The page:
We all love the idea of starting something new, be it a relationship, a job, a business, a writing project or a keep-fit regime. The challenge comes, however, when we have to put those wistful thoughts into action.
Have you ever found yourself in the situation where no matter how much time and effort you seem to invest in a particular project, you just don't seem to be making the expected progress? It happens to us all, and if that's the case, you may find you have become the victim of what I have come to call the 3P's.
When it comes down to starting something new many of us find ourselves waste a large proportion of our most valuable assets (time, money and effort) on the three 'P's. Planning, Perfectionism, and Procrastination rather than taking action. You will become obsessed with and focused on what you think needs to be done in future, striving for perfection or procrastinating over way too many choices, rather than just focusing on and delivering the results that matter today. It's a common problem but one that you will need to overcome or at least mitigate and manage if you want to be able to gain enough traction and momentum to actually complete your projects and get the outcomes and results you desire.
Let's take a quick look at each of the three 'P's in a little more detail so you can recognise the warning signs and behaviours that create undesirable outcomes and take the corrective action that will put you back on track.
While some planning is useful for setting core strategies, primary direction and timelines, doing too much of it does have a considerable detrimental downside. The problem with planning is that it's mostly guesswork, based upon no more than assumptions, hypotheses and uncertainty. Many who strive to start a new routine or project can quickly find themselves stuck in a constant cycle of non-productive "action planning", a kind of proactive procrastination if you like. The end result is that they never achieve anything of any real substance. Yes you may have hundreds of great ideas, aspirations and desires in your back pocket, yes you may plan loads of stuff, and yes you may have filled your time with "busy work", but let me ask you a simple qualifying question:
How many completed projects will you be able to hold your hands up to in the next three, six or even twelve months? Unless you can control planning and focus on action and execution, my bet is not many.
Getting stuck in a never-ending spiral of perfectionism is one of the most common afflictions facing those starting something new. Many mistakenly believe perfectionism to be a good thing and a condition to be continually worked towards. While striving to deliver your best is, of course, an admirable quality, it's also essential to keep in mind that perfectionism is often subconsciously used to disguise delaying tactics emotionally. Perfectionists are often perceived as high performers when in fact the very opposite can be true, with many lacking self-confidence, having feelings of overwhelm, doubt, insecurity and a wanting to avoid failure at all costs, which of course they can't. Perfectionists are rarely prolific performers because they spend so much time and effort seeking "perceived" perfection that delivery is often conspicuous by its absence. How many great artists, award-winning actors, writers, musicians and business people do you think exist in the world right now? Tens of thousands, hundreds of thousands, millions? We will never know because their work will remain hidden from the world in a constant state of "rework and improvement". Don't make the mistake of thinking that perfection equals performance. In the real world, that's rarely the case.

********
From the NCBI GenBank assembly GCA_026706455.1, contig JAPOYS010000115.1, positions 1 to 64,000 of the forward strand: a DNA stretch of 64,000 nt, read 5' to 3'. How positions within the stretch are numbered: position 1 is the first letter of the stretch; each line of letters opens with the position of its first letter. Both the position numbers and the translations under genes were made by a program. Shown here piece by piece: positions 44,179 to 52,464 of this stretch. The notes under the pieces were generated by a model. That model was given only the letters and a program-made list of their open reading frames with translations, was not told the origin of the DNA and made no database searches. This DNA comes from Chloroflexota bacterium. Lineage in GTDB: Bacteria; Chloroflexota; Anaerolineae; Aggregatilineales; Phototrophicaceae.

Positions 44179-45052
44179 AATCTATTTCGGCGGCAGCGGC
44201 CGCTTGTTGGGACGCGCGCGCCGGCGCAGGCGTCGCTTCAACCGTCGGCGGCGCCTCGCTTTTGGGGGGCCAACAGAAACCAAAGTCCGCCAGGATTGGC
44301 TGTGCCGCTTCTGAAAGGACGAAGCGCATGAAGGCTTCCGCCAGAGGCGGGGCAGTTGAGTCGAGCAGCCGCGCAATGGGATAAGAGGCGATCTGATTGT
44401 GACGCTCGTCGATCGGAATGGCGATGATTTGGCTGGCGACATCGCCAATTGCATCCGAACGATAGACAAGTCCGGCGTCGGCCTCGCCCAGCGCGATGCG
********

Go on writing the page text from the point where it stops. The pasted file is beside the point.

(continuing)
Just as perfectionism can be an emotional way of putting a respectful spin on delaying tactics, so procrastination can also be an emotional disguise for lack of interest, motivation, purpose and commitment. No matter how much you may idealise the "the end result" if your heart and soul are not in it, procrastination will take hold very quickly. In essence, procrastination is simply a cognitive response or story that we tell ourselves to justify our inaction and lack of progress. Procrastinators will often find themselves overwhelmed with choice, get stuck in ruts and generally lack organisation, purpose and direction. This is why identifying your real goal is so critical. Those with true love and passion for what they are doing rarely if ever cite procrastination as a hindrance to productivity or performance. If you find yourself continually procrastinating it might be wise to take a good hard look at what you are doing, and why it matters. It could, of course, be that you have drifted a little over time and need to realign to what's important for you. A quick re-evaluation of your purpose and mission will quickly see you back on track focusing on objectives, outcomes and results that really matter. Procrastinating is not all bad news, though. Recent scientific research has shown that mindful procrastination can be extremely valuable in the fields of decision making, idea creation, and solving complex problems. Like everything, balance throughout is the key.
© 2019 James Kingham | All rights reserved.